Apple’s Quest for Machine Learning Services Bumps up against Privacy Protection

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Apple and SearchApple has a problem. The company is committed to privacy, and that's a problem if you want to offer best-in-class artificial intelligence (AI) powered by machine learning. According to Reuters, Apple is beefing up its stable of a AI experts with an emphasis on machine learning, but their task is hampered by Apple's commitment to protecting our data.

Privacy and data integrity is something I've written and spoken about for years. It's one of the reasons I like Apple's products and services—Apple is the only platform company that has made privacy a selling point.

Google and Facebook, on the other hand, two other companies working on artificial intelligence, have pilfering our content and data for their own fun and profit baked into their business model. This gives them a huge advantage when it comes to big data, and machine learning needs big data to do the learning.

Another advantage for Google and Facebook is that they both have access to places where people search, look for things, and click/tap. Google's search engine, massive ad network, and access to billions of email accounts gives the company huge insight on what we, the product, are up to and how we think. Facebook has its own advantages here from its billion-plus users, massive login network, and ad services.

It's why I've argued that Apple should go into search. Not only would it hit Google in the pocketbook, an Apple search engine would give the company all sorts of data for Siri to gobble up.


But that runs us back into Apple's commitment to privacy. It's one thing for the company not to profit from our data (like Google and Facebook), but Apple has committed to keeping our data local to our devices, too. If Apple isn't slurping our data into the cloud, Siri can't chew on it.

It's a conundrum, and according to former Apple employees cited by Reuters it's kept some machine learning experts away from Apple. Turns out that some folks who want to play with big data go to where the big data is.

That hasn't stopped Apple from adding to its AI roster, however. Another (or the same) unnamed former Apple employee said Apple has tripled or quadrupled the number of AI experts it employees in the last few years.

Reuters also said it analyzed Apple's job postings and found listings for some 86 current AI and machine learning positions. To find those employees, the company has increased its participation in industry conferences and is getting involved in the world of academia so it can interest doctoral students in its projects.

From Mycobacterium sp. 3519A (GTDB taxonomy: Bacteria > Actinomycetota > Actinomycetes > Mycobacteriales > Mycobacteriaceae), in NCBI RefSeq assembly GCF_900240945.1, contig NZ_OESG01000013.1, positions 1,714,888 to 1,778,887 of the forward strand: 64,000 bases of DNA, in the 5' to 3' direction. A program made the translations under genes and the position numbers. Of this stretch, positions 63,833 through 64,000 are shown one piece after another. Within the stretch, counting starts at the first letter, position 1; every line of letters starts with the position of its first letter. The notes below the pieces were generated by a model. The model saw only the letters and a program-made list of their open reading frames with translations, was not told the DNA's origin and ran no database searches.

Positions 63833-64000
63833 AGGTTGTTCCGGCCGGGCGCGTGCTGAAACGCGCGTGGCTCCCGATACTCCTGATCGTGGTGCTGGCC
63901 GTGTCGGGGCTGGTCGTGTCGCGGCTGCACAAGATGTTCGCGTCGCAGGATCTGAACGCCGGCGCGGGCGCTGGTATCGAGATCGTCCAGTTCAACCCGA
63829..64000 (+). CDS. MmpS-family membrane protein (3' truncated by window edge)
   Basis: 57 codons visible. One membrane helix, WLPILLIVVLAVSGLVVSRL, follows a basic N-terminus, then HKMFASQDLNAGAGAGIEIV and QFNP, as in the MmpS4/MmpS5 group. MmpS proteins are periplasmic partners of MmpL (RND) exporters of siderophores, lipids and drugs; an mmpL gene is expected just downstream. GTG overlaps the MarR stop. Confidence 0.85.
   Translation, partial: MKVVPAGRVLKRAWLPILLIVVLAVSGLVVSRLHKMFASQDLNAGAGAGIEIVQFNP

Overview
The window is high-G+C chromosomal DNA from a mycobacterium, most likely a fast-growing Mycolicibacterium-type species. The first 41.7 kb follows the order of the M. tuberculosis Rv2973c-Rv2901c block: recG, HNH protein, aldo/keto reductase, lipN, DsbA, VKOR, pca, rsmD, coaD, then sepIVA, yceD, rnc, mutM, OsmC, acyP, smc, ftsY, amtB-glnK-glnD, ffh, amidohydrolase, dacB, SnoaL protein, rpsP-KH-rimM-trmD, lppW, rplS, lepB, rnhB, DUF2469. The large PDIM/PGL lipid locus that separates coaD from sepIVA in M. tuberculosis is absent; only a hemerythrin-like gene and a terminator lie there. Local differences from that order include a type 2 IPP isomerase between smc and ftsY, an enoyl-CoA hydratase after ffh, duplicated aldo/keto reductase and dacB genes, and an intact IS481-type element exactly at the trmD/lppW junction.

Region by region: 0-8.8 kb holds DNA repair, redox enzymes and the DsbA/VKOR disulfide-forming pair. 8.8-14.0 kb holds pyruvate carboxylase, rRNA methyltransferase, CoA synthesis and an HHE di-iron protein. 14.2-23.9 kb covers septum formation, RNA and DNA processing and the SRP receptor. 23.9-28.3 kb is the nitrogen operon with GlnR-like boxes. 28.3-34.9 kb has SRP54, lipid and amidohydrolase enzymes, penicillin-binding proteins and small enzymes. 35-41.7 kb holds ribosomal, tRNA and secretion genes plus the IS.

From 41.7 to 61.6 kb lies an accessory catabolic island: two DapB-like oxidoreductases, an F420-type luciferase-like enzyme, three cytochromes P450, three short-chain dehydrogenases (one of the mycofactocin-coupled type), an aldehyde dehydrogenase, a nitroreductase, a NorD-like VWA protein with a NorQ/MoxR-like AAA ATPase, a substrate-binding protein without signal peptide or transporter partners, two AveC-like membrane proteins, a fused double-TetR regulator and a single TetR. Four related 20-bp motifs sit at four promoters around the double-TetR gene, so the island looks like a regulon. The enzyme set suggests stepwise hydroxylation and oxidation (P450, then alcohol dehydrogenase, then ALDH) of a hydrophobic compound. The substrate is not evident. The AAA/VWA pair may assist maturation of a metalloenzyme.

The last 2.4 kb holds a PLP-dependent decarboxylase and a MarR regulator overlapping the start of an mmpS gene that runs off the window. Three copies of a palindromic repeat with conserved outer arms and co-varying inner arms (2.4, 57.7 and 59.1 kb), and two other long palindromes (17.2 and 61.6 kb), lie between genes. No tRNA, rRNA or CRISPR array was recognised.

"In the past, Apple has not been at the vanguard of machine learning and cutting edge artificial intelligence work, but that is rapidly changing," Oren Etzioni, CEO of the Allen Institute for Artificial Intelligence and a professor at the University of Washington, told Reuters. "They are after the best and the brightest, just like everybody else."

Do It Anyway

That's the thing about Apple. Doing artificial intelligence is hard. Doing it while respecting users and their collective privacy is harder still, but Apple is working on it anyway. Google, Facebook, and others may have a shortcut due to their invasive practices, but that doesn't mean that Apple can't do it the right way.

It's what Apple does, and if the company does so again with this enormous task, it could turn into a huge advantage for its devices in the marketplace.

Tim Cook has said on more than one occasion that consumers will eventually come to care about privacy, and that privacy is part of Apple's core. Artificial intelligence and machine learning may be the ultimate test of that core principal, but I am confident that Apple can and will pass that test.

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I guess I must be dumb because I don’t see the problem.

1. Apple can do a lot of research based upon anonymized data. I’ve heard that Siri’s identifier changes every fifteen minutes. That’s probably a good setting for most Siri interactions but users could opt-in for longer

2. Apple already has a lot of data that we have provided - such as iTunes catalogs and viewing habits (tied to iTunes). Now, I don’t want this sold to third-parties but we already know that Apple uses it for recommendations etc. This is disclosed up-front, so no issues.

3. If Apple does go into search, it can do it as anonymized and tracked - user chooses. And it could also be correlated but not identified (although research could identify a large enough collection).


I think you’ve pretty much nailed it, vpndev. Not that I know anything about AI, the Cloud or data security. But I also think Apple should have a go at developing machine learning, and I trust them more with my ‘secrets’ and ability to keep intruders away from it, than anyone else.


It may sound counter-intuitive but Apple’s privacy scruples is not a hindrance, it’s actually an advantage in the marketplace because customers trust Apple to do this AI thing in a way that will respect and protect privacy.

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